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How to Auto Duck in Audacity

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How to Auto Duck in Audacity

 

auto duckSo a duck walks into a bar….

Now, if you had been on my mailing list then you’d have heard the rest of that joke.

Don’t worry, I don’t make a habit of telling bad jokes to my subscribers (although I don’t think the duck joke’s bad!) but if you’re not on my list then you could be missing out on other stuff.

You’d better fix that, eh? 😉

Anyway, it’s not that kind of duck that I’ll be talking about in this post.

Although I do love ducks. Ducks are awesome.

No, in this post I’m sharing a little tutorial about how to Auto Duck in the Audacity audio editing software.

If you don’t know what Auto Duck is, think of the times you’ve heard a voiceover, say, during the intro to a podcast, radio show, etc. Did you notice how the music level dipped whenever the person talked? Well, that’s what Auto Duck does. It ‘ducks’ the level of the sound. Automatically. Hence, “Auto Duck”.

Basically, if you do any kind of audio stuff where there’s a voice talking over the top of some background music, you need to know how to do this.

So take a look at my tutorial below and hopefully you’ll come away armed with something new and useful to be able to use in your online marketing.

 

 

So there we have it!

I hope that you found this tutorial useful.

If there’s anything else that you think I may know about and you’d like me to make a tutorial video about it, then feel free to let me know in the comments below and I’ll see what I can do. 🙂

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16 thoughts on “How to Auto Duck in Audacity

  1. Hi Glenn,

    I have never used audacity myself, but heard it is a great software for podcast. But I’m bookmarking this post for future use.

    Podcast is a powerful tool, and I might use it in future. your post gives a great insight into it.

    Thanks for sharing. Have a great weekend!
    Nisha Pandey recently posted…How can you Generate More Money from your Site?My Profile

    1. Hi Nisha,

      Audacity is a great piece of software to use for all sorts of audio work, especially for audio newbies.

      I know of some people who are running very successful podcasts and I think it’s a good area to go into if you can. It isn’t for everyone so I think that there’s much more potential to get noticed than a lot of other methods because there will be many people who won’t do them.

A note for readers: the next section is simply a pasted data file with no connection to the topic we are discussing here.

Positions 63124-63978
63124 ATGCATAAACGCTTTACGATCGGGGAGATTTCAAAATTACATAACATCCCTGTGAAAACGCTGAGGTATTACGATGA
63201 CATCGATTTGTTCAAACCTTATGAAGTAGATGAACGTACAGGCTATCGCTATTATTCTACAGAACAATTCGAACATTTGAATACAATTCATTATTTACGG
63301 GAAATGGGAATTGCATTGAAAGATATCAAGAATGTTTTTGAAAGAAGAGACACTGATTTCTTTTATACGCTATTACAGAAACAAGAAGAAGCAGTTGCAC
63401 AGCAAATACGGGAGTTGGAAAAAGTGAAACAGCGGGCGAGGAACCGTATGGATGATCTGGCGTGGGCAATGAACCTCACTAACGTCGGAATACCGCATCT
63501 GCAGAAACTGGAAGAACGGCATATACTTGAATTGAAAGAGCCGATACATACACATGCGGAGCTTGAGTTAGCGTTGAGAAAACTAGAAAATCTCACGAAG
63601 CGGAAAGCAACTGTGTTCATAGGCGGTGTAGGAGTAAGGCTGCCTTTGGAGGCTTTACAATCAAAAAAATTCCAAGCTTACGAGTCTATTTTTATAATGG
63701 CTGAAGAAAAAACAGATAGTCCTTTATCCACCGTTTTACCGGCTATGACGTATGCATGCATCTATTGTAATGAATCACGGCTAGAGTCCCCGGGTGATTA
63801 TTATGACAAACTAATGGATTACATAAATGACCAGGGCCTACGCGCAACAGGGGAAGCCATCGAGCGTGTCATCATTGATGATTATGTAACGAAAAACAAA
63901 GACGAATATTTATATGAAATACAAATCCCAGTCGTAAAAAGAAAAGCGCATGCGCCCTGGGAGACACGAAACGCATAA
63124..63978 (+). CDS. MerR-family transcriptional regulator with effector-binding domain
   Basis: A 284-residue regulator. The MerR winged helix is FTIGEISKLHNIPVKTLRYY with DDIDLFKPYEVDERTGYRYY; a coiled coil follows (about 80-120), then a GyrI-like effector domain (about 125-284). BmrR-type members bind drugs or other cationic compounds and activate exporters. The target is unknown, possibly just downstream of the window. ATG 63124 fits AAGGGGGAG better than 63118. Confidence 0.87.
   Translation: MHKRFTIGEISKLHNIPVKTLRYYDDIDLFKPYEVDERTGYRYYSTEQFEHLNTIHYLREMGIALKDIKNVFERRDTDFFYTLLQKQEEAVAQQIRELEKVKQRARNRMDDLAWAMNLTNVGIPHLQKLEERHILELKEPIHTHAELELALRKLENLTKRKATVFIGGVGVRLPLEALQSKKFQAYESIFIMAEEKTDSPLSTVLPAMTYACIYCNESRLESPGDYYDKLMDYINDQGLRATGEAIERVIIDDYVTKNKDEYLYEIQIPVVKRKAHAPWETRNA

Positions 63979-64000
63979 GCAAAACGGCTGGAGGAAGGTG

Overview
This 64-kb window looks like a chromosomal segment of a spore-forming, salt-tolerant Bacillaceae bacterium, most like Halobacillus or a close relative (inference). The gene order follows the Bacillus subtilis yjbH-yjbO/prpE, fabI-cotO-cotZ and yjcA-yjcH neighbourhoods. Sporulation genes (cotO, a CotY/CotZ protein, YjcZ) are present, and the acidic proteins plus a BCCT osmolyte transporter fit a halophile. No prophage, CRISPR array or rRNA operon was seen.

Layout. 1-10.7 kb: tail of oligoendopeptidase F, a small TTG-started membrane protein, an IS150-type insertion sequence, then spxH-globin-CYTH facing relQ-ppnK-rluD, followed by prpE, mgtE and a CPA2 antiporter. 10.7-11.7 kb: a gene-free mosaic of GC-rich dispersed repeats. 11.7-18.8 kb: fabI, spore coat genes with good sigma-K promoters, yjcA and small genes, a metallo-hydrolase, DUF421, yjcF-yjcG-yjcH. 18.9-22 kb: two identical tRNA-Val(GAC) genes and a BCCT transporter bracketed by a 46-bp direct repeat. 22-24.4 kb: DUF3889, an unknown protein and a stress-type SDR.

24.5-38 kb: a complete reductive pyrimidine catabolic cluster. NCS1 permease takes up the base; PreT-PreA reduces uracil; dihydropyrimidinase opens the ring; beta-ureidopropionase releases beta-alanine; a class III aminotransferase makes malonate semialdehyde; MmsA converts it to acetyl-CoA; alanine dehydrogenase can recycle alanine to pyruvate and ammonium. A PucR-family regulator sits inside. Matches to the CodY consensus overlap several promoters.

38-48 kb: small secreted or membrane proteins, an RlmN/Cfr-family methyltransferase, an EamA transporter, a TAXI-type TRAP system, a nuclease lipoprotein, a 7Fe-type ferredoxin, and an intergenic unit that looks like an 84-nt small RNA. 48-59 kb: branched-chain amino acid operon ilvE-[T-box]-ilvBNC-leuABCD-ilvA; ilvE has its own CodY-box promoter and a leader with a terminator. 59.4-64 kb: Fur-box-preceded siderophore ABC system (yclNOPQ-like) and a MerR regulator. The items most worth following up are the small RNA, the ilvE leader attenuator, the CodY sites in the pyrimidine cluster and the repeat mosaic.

Thanks for stopping by, I hope you have a great weekend too. 🙂

      »Glenn«
      Glenn Shepherd recently posted…Two Top List-Building TipsMy Profile

  2. Hi Glenn!!

    Great little post you have here. This will come in handy down the road
    when I start doing anything using audio files. Thanks for the information.

    Talk to ya soon…….Chris
    Chris DeeWaard recently posted…Payday Again!!My Profile

  3. Hey Glenn,

    Now that’s pretty cool. I do use Audacity but mainly for taping things and not really recording stuff like that but that’s mainly because I didn’t know how! Some of the instructional videos I’ve found online are horrible and I walk away even more confused than before.

    I love yours and thanks for taking us through this. I’m saving this post because I will be reverting back to it.

    Great job on the video Glenn, thanks again.

    ~Adrienne
    Adrienne recently posted…Magical Monday: Blog Content, SEO, Guest Posting, TOC, Make MoneyMy Profile

    1. Hey Adrienne,

      I’m so glad you found my video helpful. I’m going to try to do more of these type of posts going forward. I have a lot of tech experience, both in audio and IT, so I’m sure that I’ll be able to share some valuable stuff.

      I hope you’re having a great weekend. The sun is shining here, FINALLY! 🙂

      »Glenn«
      Glenn Shepherd recently posted…Change Your Thinking, Change Your LifeMy Profile

  4. Hi Glenn,

    The duck joke was so clean and really funny. You truly have the gift of comedy.

    This is a keeper, I’m going to hold on to this post, when I start doing podcasts. It’s a good product you’ve turned us onto and to top it off it’s free.

    You’re always so helpful Glenn with your sharing and helping each one of us and I thank you for that.

    You have a wonderful weekend!

    Linda
    Linda Schrier recently posted…Personal Freedom In Internet MarketingMy Profile

    1. Hi Linda,